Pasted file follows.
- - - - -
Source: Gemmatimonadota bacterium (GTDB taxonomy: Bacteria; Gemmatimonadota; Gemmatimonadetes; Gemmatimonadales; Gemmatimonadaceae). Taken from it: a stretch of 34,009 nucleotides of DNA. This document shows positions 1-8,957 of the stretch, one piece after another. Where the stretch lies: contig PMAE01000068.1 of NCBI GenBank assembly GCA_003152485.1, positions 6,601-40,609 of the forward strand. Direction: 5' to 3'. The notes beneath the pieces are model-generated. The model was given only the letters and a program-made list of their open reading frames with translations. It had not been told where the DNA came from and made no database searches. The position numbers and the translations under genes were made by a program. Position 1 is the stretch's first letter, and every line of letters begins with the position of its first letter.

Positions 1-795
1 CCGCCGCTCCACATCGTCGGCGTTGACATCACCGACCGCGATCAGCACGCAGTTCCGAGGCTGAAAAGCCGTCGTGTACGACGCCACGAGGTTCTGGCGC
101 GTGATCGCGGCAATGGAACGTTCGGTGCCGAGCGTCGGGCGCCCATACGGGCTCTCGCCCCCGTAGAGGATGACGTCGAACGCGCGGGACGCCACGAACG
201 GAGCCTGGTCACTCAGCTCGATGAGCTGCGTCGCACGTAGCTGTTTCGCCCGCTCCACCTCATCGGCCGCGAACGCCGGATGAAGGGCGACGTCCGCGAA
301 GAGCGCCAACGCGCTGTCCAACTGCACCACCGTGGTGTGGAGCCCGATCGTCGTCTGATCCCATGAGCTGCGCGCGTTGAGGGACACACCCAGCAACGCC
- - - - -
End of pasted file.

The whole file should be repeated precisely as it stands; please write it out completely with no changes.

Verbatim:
Source: Gemmatimonadota bacterium (GTDB taxonomy: Bacteria; Gemmatimonadota; Gemmatimonadetes; Gemmatimonadales; Gemmatimonadaceae). Taken from it: a stretch of 34,009 nucleotides of DNA. This document shows positions 1-8,957 of the stretch, one piece after another. Where the stretch lies: contig PMAE01000068.1 of NCBI GenBank assembly GCA_003152485.1, positions 6,601-40,609 of the forward strand. Direction: 5' to 3'. The notes beneath the pieces are model-generated. The model was given only the letters and a program-made list of their open reading frames with translations. It had not been told where the DNA came from and made no database searches. The position numbers and the translations under genes were made by a program. Position 1 is the stretch's first letter, and every line of letters begins with the position of its first letter.

Positions 1-795
1 CCGCCGCTCCACATCGTCGGCGTTGACATCACCGACCGCGATCAGCACGCAGTTCCGAGGCTGAAAAGCCGTCGTGTACGACGCCACGAGGTTCTGGCGC
101 GTGATCGCGGCAATGGAACGTTCGGTGCCGAGCGTCGGGCGCCCATACGGGCTCTCGCCCCCGTAGAGGATGACGTCGAACGCGCGGGACGCCACGAACG
201 GAGCCTGGTCACTCAGCTCGATGAGCTGCGTCGCACGTAGCTGTTTCGCCCGCTCCACCTCATCGGCCGCGAACGCCGGATGAAGGGCGACGTCCGCGAA
301 GAGCGCCAACGCGCTGTCCAACTGCACCACCGTGGTGTGGAGCCCGATCGTCGTCTGATCCCATGAGCTGCGCGCGTTGAGGGACACACCCAGCAACGCC